As a general proposition a litigant gets one chance to present his case to a trial court; if he is dissatisfied with the result, he may appeal. What he cannot do, however, is to attack it "collaterally," starting the lawsuit all over again at the bottom, not so much asserting error in the first proceeding as ignoring it or trying to have the second trial court undo its results. This common law doctrine forbidding collateral attack exists independently of the Constitution, which makes no direct mention of it. But the Constitution is frequently incomprehensible without some reference to its common law background. In this instance the document at three points implicates the doctrine of collateral attack. One section, the full faith and credit clause, seems to forbid collateral attack in civil cases (except where due process may require otherwise); the habeas corpus clause, by contrast, seems to require it in at least some criminal cases.
What constitutes collateral attack is itself often a difficult question; different jurisdictions attach different significance to their judgments. As a general proposition, though, the full faith and credit clause requires that State A give the judgments of State B the same effect State B would; to that extent the clause prohibits collateral attack in the interstate context. (A federal statute imposes the same requirements on federal courts.) The due process clause, however, limits the full faith and credit clause; if the courts of the state rendering the first judgment lacked jurisdiction over the defendant, the full faith and credit clause does not bar collateral attack. Due process requires that a defendant be able collaterally to attack a judgment rendered by a court that lacked authority over him. The due process clause, however, requires a court to permit collateral attack only when the party using it has not previously litigated the issue of jurisdiction; if he has, that question, like all others, is closed. Moreover, one who engages in litigation without raising the question of jurisdiction is generally treated as if he had done so and lost; the justification for such treatment is that the litigant had an opportunity to do so: due process does not require giving a second chance to one who has actually engaged in a lawsuit. The operation of this proposition leaves open to collateral attack only those judgments entered without any participation by the defendant—default judgments.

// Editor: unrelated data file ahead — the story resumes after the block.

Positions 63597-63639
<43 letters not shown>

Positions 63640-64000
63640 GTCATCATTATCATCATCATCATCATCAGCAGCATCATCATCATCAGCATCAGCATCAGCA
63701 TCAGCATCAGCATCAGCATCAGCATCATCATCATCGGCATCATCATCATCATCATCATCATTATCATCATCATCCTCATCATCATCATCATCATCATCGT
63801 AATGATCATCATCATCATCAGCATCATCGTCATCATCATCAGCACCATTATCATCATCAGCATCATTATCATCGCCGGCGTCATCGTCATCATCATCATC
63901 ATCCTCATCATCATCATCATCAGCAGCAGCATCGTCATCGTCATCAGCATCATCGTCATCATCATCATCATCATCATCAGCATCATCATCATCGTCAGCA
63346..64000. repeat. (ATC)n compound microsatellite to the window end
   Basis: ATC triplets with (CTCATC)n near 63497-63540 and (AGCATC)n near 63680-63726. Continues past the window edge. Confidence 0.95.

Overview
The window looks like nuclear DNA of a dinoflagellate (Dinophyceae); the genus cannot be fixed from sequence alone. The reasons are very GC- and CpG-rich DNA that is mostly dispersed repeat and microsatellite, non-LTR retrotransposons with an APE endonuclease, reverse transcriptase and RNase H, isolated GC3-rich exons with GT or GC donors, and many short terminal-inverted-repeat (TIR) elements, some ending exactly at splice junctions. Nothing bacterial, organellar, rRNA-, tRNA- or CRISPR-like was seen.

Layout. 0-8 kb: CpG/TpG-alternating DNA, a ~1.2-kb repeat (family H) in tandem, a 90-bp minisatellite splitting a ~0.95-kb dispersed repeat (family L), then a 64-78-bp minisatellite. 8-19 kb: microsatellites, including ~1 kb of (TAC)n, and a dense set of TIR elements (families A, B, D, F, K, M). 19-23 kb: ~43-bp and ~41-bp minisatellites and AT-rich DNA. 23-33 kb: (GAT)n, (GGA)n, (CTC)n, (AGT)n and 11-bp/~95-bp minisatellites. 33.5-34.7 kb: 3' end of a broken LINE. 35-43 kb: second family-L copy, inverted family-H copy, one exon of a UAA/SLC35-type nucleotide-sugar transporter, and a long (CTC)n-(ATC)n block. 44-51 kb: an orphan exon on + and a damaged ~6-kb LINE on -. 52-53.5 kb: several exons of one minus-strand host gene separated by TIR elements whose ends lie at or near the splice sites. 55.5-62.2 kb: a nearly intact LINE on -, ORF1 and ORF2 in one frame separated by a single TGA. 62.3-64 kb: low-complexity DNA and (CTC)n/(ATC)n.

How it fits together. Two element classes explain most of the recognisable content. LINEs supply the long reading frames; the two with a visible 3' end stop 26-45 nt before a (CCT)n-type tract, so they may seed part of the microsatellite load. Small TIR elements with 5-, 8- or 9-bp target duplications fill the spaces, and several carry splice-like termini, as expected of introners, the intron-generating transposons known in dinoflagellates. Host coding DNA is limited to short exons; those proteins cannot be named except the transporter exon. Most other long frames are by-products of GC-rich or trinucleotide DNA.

Collateral attack is thus available but is rather tightly circumscribed in civil cases; those held in detention on criminal charges have a somewhat wider scope of collateral attack available to them. The habeas clause requires federal courts (and arguably also those of the states) to entertain challenges to detention. Interpreting the federal statutes implementing the clause, federal courts have permitted those in custody to complain of various basic constitutional defects in the trials leading to their conviction; courts in some circumstances have permitted such collateral attack even though the asserted constitutional defect could have been raised in a direct appeal. To that extent present habeas practice, like the due process clause, requires courts to permit collateral attack. Unlike the due process clause, however, the habeas statute has been interpreted to permit litigants in some circumstances to raise again issues already litigated in the criminal trial.
At one level, then, the Constitution appears to issue contradictory commands: recognize judgments as conclusive—except when they are not. At another level the contradiction disappears, for both commands flow from the same impulse: under normal conditions only direct attack by appeal is permissible, but when the basic prerequisites of proper adjudication are absent (the basis of judicial authority or the incidents of a fair criminal trial), the normal rules must give way.
Stephen C. Yeazell
American Law Institute 1971 Restatement of the Law 2d, Conflicts of Laws. St. Paul, Minn.: American Law Institute Publishers.
Eisenberg, Theodore 1981 Civil Rights Legislation. Charlottesville, Va.: Michie Co.
Note 1957 The Value of the Distinction between Direct and Collateral Attacks on Judgments. Yale Law Journal 66:526–544.